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December 23, 2007 2:40 AM   Subscribe

Census sensitivity. The Economist takes a look at the politics of enumeration.
posted by goo (14 comments total) 3 users marked this as a favorite
Interesting. The Census is somewhat controversial every time it takes place in the UK, but this is shaping up to be a transatlantic storm (in a teacup? We'll see).
For some reason, the government body which selects the census takers is considering appointing arms manufacturer and US-based multinational LockheedMartin.

As BBC Radio 4 puts it, there are concerns that the giant company is subject to the USA-Patriot Act, and that therefore data collected in the UK will be vulnerable to requests from the US government, or data loss, fraud and leaks.

I don't know why this isn't considered sensitive enough to make a proviso that the contract be awarded to a UK owned company. What other nation would contract out such a task?
posted by dash_slot- at 3:58 AM on December 23, 2007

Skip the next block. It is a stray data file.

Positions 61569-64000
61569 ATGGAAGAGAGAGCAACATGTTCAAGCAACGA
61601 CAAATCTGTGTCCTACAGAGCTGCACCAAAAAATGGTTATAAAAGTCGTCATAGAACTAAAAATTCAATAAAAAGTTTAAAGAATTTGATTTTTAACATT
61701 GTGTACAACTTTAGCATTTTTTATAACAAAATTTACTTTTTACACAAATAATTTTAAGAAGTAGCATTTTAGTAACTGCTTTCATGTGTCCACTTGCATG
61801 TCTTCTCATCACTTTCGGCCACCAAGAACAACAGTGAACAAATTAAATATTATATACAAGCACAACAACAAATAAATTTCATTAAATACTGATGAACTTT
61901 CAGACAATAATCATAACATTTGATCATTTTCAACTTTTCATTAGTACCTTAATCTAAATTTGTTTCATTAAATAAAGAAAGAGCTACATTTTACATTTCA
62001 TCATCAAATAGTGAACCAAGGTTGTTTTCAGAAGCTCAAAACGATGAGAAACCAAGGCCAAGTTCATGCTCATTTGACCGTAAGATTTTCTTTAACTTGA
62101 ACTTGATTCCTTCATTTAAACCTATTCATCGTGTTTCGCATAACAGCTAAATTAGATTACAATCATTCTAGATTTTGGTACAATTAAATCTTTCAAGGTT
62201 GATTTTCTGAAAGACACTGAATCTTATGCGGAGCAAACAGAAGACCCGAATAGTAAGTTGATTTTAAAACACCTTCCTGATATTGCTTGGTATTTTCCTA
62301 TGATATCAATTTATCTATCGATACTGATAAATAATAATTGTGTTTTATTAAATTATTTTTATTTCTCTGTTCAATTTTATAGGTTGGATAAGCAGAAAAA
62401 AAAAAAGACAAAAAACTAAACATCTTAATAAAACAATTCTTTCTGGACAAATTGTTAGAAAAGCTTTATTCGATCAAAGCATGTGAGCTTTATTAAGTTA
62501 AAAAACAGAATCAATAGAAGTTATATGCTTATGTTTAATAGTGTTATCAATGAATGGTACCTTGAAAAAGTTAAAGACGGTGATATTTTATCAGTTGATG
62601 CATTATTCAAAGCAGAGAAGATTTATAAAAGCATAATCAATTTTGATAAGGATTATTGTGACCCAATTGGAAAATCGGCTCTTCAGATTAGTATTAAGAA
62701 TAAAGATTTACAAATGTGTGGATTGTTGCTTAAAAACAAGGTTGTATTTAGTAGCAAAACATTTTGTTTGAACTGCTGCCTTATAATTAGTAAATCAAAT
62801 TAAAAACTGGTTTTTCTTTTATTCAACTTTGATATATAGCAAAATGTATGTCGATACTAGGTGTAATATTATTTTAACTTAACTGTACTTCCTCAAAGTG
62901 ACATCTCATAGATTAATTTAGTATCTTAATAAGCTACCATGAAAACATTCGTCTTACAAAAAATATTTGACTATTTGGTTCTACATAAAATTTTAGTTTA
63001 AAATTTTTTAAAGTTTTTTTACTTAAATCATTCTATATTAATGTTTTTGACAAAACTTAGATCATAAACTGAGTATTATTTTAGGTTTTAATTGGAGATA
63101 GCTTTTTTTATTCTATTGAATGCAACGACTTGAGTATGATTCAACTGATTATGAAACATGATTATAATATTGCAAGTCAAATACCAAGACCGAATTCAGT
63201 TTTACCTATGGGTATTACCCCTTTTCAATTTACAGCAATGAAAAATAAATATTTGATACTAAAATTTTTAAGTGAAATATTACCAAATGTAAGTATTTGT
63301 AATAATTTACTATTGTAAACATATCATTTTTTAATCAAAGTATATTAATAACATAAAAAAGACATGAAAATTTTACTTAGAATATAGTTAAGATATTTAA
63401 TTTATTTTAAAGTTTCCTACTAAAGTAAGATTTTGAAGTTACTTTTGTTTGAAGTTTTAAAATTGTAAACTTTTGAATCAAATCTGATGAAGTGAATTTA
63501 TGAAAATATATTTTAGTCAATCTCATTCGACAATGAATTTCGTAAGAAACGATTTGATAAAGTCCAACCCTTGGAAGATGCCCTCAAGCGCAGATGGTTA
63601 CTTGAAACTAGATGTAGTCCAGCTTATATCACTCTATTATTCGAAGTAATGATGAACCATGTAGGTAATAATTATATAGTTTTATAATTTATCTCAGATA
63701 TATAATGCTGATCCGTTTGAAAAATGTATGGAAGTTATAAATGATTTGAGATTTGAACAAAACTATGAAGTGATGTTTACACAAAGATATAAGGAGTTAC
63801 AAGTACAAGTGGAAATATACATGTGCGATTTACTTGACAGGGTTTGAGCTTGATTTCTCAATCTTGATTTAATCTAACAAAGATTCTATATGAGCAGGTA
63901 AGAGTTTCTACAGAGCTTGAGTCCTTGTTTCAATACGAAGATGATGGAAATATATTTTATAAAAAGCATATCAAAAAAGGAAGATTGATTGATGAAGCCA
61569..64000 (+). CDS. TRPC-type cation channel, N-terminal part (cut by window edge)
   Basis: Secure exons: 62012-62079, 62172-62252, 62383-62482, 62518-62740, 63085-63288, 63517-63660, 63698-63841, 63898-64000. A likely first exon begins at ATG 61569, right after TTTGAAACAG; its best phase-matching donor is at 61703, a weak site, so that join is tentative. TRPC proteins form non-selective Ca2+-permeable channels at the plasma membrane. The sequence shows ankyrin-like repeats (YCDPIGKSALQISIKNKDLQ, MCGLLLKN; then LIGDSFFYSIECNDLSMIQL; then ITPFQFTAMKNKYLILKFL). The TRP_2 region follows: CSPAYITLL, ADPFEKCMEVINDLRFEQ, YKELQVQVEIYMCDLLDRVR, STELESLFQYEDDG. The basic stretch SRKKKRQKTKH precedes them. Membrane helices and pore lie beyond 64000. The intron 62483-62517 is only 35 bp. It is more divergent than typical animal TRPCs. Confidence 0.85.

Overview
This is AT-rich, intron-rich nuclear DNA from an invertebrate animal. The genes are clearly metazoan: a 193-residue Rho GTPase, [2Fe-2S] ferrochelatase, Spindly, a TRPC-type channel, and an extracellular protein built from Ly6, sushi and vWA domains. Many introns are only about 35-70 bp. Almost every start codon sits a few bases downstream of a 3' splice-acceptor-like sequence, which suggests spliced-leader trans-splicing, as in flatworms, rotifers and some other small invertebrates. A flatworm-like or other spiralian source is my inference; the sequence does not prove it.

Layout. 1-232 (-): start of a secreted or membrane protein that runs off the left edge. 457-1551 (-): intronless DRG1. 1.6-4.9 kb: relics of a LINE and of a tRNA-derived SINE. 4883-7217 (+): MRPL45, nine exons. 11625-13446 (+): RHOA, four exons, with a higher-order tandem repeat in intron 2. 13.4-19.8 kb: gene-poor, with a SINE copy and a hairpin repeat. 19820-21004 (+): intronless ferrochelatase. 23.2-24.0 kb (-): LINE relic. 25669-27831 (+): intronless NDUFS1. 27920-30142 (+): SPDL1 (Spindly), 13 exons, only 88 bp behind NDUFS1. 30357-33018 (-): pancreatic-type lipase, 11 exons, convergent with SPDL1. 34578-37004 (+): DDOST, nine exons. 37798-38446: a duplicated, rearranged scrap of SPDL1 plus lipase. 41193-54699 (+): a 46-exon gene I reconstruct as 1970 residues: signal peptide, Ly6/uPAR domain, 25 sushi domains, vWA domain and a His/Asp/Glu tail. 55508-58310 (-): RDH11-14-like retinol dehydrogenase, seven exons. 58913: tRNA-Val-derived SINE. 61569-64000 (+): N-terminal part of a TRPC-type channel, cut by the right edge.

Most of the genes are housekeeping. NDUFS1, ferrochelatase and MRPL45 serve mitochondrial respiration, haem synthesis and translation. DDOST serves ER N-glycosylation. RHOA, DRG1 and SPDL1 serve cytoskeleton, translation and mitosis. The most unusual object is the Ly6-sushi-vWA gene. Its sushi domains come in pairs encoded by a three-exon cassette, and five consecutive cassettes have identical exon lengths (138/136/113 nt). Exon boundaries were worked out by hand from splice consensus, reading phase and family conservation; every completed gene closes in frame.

Interesting that the UK is looking at Lockheed Martin considering the kerfuffle in Canada last year.
posted by splice at 5:17 AM on December 23, 2007

What was the kerfuffle splice? I couldn't find anything on a quick google.
posted by srboisvert at 5:32 AM on December 23, 2007

Interesting article, thanks.
posted by languagehat at 5:37 AM on December 23, 2007

Fascinating. Thanks! I'm Census Liaison for my state and the one thing I've learned is that there's an ironic proportion between the importance of taking an accurate and complete count and the interest and energy of the people who should be helping out.
posted by mmahaffie at 5:46 AM on December 23, 2007

srboisvert: What was the kerfuffle splice? I couldn't find anything on a quick google